Eco-labelling concerns for dredged scallops

Scallop scallops dredging

Open Seas’ mission is to promote more sustainable fishing in Scotland. This blog post explains why, with some regret, they are now challenging the proposed re-certification of the scallop dredge fishery in Shetland.

Below, Open Seas tell us why the possible re-certification of scallop dredging here, under its current management regime, risks green-washing an important certification standard that should represent a benchmark for sustainability.

Scallop Dredging

Scallop dredging is one of the UK’s most damaging forms of fishing. Dredge boats tow heavy rakes with metal teeth several inches long that dig into the seabed, dredging out the scallops. In April of 2017 the severity of damage caused by scallop dredging was revealed when a vessel towed through a well-known flame shell reef in Loch Carron.

The killing of species other than scallops and the flattening of seabed habitats, means dredging has and continues to have a profoundly negative impact on the health of our seas. However, it does not have to be this way.

Dredging in some places might be sustainable, particularly in areas of seabed that are frequently disturbed by natural wave action and currents and which do not – or could not, either now or in the future – support sensitive seabed species and habitats. Any scallop dredge fishery hoping to be viewed as sustainable must be able to evidence that it operates in this way.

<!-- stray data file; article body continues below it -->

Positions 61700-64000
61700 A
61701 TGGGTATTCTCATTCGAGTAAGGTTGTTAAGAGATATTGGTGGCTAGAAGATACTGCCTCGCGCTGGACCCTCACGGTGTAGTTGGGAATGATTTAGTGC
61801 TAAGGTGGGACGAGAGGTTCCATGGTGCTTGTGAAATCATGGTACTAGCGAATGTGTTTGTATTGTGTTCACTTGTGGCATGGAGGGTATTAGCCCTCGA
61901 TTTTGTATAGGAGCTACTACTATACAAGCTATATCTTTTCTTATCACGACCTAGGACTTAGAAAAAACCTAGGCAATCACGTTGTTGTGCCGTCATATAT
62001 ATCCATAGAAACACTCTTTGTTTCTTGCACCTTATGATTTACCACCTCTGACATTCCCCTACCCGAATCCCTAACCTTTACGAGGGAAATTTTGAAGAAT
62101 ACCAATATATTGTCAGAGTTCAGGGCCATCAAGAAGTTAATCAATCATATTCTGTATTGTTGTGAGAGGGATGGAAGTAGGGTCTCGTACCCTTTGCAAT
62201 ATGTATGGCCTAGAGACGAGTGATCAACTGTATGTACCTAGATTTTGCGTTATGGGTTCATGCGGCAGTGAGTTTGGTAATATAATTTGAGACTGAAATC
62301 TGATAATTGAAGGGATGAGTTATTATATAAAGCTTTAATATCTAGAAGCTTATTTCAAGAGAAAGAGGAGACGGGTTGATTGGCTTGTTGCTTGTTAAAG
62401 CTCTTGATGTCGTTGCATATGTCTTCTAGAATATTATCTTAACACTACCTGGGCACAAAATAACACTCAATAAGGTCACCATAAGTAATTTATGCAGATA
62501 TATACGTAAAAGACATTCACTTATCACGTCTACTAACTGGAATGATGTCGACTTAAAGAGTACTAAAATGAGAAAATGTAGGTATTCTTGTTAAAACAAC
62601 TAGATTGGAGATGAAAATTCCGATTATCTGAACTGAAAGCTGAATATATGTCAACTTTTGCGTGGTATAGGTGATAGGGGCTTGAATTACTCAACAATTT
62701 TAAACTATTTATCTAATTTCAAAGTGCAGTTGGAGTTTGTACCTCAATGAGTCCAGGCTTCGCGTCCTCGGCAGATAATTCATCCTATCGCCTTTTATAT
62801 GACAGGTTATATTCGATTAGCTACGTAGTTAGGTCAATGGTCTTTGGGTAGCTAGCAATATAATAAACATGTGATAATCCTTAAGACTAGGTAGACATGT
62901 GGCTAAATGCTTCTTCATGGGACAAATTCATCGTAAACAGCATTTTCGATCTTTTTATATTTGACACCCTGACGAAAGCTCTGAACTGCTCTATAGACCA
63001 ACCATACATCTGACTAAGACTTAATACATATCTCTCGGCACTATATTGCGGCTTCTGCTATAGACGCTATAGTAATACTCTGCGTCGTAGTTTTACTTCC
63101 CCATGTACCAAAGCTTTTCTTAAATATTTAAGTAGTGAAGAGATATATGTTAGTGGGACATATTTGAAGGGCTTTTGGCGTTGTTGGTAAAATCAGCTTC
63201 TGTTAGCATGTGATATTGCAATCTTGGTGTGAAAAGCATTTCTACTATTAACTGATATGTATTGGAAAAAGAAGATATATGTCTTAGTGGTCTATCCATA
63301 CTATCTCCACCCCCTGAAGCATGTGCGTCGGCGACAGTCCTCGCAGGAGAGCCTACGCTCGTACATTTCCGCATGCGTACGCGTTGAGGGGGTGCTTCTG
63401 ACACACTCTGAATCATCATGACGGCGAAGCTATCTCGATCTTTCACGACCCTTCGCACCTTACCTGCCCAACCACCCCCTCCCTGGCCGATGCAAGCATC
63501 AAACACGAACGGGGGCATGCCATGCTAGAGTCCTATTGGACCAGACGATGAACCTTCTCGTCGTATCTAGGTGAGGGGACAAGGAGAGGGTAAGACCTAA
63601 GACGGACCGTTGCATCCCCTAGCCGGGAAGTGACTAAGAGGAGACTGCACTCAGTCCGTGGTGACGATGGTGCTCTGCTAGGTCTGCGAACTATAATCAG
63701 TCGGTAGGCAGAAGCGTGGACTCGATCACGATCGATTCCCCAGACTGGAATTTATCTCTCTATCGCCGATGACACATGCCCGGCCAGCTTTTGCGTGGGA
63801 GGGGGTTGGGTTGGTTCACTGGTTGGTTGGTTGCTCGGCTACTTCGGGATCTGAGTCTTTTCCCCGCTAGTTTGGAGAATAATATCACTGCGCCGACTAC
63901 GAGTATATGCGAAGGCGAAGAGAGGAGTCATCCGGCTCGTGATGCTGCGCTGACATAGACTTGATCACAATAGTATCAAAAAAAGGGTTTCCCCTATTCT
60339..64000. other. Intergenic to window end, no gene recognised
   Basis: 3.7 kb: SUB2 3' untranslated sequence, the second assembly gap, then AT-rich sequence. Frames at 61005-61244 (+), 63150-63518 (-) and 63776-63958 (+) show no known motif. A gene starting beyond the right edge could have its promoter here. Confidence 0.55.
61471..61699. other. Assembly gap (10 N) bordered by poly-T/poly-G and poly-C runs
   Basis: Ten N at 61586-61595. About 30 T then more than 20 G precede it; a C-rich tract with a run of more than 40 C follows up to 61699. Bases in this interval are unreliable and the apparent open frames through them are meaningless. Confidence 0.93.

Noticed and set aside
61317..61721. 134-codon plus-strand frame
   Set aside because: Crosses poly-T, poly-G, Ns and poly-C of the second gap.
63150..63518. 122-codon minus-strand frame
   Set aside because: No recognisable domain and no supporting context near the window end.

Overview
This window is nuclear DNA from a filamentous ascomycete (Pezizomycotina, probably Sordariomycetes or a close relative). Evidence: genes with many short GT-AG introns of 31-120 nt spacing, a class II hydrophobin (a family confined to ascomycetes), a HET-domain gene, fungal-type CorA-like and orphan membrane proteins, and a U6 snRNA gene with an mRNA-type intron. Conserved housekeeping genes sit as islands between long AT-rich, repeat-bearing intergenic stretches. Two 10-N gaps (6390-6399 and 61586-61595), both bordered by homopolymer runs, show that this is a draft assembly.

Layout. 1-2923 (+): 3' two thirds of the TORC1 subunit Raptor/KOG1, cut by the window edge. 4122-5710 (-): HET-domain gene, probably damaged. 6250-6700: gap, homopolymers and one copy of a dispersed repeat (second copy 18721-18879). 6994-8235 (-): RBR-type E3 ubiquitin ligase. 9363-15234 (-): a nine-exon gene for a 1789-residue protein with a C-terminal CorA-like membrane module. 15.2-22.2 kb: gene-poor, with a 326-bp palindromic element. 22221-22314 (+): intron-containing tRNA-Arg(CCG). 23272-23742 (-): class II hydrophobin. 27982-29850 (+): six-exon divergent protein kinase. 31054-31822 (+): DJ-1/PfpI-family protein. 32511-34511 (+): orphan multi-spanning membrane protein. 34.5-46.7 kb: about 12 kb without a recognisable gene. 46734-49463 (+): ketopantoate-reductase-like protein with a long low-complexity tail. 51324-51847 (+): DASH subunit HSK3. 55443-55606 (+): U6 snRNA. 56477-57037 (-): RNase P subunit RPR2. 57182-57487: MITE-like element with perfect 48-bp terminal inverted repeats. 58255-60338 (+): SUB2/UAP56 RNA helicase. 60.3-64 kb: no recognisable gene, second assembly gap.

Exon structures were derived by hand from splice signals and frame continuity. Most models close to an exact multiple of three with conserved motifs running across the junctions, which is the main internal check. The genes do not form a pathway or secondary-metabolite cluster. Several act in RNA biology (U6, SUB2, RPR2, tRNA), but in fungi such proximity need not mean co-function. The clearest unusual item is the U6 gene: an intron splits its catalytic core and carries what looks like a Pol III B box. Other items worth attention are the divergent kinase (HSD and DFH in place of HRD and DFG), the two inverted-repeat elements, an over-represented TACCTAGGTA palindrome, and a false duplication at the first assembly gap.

Blue label certification

Five years ago, Shetland’s scallop dredge fishery (managed by the Shetland Shellfish Management Organisation; SSMO) was awarded the Marine Stewardship Council (MSC) blue label certification. Whilst the assessors granting this certification noted at the time the fishery still had some way to go to meet its full sustainability credentials, the Shetland scallop dredge fishery has since been praised as an example of a locally and environmentally-sensitive management system.

The fishery has since been able to sell their scallops at a premium, and is currently worth about £2.4 million pounds annually.

Now, five years on, the fishery’s certificate is being reassessed. Since the original certification some things have changed: new Marine Protected Areas (MPA) have been designated in Shetland’s seas; and some moves – albeit still inadequate – have been made to improve scallop dredge fisheries around Scotland.

We argue the issues outstanding in 2012 still remain and have not been fully addressed. In particular, we have concerns about the fishery’s impact on the seabed, the amount of other species caught and killed, and the fact that the fishery operates within the new and now well-established MPAs.

We estimate that hundreds of tonnes of fish and habitat-forming molluscs (such as horse mussels) are raked up by this particular fishery each year.

We’re obviously concerned by these things, and so, soon after we were founded as an organisation, we started looking at the re-certification process, trying to understand the reassessment criteria, the evidence and the management regime.

Read more on this from Open Seas.

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